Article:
In a new note to clients, Societe Generale’s Suktae Oh wonders if the Korean won has become the new “safe haven” currency.
“We would argue that the Korean won has become a ‘safe haven’ currency if commodity prices and the USD-KRW exchange rate continue to move in the same direction,” writes Oh in a new report. “The resilience of the won since August this year, despite the weakness in many emerging market currencies, is another indication that the won is behaving like a typical safe haven currency.”
So what would be the implications for the Korean economy?
- “One of the consensus views on Korea is that the won is serving as an automatic stabilizer for growth: it weakens when the global economic outlook worsens, which will support growth by boosting exports. But this view will no longer hold if the won strengthens when the global economic outlook worsens. Hence, the amplitude of cyclical fluctuation in GDP threatens to be greater than in the previous currency regime. In other words, economic conditions would become more volatile.”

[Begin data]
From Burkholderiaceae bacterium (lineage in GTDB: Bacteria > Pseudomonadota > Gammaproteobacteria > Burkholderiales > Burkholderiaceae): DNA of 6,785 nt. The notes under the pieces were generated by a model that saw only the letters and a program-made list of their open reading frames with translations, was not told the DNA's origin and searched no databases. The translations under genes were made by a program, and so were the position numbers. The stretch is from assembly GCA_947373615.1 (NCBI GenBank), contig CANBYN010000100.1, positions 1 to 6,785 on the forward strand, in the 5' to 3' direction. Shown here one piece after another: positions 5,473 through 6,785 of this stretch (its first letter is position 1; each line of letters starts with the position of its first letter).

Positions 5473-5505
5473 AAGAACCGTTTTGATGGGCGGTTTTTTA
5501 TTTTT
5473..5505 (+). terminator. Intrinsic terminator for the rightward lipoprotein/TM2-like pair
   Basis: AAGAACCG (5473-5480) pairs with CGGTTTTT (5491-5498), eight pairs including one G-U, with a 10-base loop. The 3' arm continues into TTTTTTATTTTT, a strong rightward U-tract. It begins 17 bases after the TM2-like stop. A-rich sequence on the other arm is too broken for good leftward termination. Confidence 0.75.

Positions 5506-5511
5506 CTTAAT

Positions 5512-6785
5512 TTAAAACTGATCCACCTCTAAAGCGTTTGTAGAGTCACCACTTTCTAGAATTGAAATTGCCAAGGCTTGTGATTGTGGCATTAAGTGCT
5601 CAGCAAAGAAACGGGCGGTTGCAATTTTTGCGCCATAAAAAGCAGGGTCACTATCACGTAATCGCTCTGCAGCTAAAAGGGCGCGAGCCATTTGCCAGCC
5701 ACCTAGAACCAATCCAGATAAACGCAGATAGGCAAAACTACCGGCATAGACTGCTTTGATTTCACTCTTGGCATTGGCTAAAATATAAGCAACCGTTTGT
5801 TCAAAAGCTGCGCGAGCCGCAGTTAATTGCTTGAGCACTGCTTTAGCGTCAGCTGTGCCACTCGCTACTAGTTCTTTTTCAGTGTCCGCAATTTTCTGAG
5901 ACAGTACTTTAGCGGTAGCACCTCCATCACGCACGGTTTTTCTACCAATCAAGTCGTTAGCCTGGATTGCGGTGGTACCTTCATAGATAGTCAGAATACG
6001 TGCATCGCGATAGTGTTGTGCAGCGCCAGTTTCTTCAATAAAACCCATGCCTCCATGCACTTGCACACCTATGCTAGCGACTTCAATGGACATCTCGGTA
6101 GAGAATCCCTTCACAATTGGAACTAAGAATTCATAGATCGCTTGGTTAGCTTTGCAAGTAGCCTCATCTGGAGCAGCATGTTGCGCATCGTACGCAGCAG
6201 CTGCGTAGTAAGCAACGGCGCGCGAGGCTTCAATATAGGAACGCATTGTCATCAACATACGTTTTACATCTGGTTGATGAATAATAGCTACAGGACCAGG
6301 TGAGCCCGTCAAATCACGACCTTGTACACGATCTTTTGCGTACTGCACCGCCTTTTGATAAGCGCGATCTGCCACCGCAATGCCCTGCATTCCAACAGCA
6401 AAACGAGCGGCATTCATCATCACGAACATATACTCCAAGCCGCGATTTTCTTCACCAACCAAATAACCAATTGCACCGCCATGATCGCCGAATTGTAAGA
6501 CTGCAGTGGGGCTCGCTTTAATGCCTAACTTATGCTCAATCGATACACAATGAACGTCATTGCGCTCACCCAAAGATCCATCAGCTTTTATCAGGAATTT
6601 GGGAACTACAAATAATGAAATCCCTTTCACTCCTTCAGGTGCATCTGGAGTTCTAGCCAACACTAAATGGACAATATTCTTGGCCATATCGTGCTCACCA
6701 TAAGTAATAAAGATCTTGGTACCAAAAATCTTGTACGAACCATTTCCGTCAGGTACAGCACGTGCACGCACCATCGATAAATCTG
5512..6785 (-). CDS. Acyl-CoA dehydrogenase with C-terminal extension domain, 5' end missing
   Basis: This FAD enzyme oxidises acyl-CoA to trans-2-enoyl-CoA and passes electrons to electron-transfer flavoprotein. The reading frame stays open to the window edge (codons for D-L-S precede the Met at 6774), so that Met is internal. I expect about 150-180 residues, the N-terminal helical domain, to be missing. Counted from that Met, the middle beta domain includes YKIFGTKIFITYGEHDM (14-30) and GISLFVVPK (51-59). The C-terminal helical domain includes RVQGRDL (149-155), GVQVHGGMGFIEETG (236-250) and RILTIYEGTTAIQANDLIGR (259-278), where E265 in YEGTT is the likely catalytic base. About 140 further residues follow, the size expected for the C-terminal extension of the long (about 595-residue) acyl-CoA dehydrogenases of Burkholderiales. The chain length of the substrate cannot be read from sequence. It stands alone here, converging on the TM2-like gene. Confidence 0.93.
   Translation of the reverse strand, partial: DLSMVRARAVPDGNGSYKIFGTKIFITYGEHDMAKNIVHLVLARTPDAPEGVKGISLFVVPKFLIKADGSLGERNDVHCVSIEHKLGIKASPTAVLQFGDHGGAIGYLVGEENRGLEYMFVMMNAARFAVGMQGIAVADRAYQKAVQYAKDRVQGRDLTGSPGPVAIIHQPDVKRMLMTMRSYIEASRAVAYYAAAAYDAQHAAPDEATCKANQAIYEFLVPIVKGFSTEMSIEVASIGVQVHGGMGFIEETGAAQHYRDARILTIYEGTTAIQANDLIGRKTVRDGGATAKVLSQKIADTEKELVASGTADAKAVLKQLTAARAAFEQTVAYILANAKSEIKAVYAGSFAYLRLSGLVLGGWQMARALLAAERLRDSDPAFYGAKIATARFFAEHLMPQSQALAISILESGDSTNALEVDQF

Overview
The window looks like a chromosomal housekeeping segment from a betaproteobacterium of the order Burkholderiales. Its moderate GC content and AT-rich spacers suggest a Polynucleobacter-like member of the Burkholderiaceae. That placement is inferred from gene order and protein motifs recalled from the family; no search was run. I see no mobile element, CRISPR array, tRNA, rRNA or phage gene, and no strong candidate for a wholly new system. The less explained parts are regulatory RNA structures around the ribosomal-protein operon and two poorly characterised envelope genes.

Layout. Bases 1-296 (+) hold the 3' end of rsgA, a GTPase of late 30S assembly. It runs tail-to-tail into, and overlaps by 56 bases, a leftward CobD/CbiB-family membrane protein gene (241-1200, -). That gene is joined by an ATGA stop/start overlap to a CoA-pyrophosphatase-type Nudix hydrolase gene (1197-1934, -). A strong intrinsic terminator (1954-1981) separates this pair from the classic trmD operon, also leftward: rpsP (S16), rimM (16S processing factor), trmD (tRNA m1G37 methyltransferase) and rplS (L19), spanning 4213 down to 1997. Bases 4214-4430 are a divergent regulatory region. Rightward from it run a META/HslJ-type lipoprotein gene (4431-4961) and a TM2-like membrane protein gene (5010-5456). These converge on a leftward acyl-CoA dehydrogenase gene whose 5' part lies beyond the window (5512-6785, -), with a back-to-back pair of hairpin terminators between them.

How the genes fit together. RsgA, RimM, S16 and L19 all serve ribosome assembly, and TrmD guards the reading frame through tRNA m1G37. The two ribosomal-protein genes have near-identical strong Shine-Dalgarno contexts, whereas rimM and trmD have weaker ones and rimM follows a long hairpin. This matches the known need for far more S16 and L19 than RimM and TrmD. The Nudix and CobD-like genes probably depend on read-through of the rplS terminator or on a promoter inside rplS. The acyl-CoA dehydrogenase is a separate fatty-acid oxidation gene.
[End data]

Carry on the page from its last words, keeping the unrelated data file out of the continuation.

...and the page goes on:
- “The won will also no longer be an ‘automatic stabiliser’ for inflation. If it weakens when commodity prices rise due to stronger global demand, Korea’s inflation would accelerate. Also, if the won strengthens when commodity prices decline due to weak global demand or turmoil in global markets, Korea may face the problem of very low inflation or even deflation.”
- Monetary policy actions will become more important. “Policy rate movements would be greater in either direction than they were in the past,” according to the note.
“Of course, it is too early to make a firm conclusion: we should at least wait for a recovery in commodity prices and see whether the won weakens in that case,” writes Oh in the note.
Oh joins Morgan Stanley analysts, who also identified Korea as a “safe haven,” writing recently, “Unlike the rest of the region, Korea is not seeing any risk of a property bubble. It is probably one of the very few economies in AXJ that could even see upside in its property prices in the next three years rather than the possible correction we may expect in other countries.”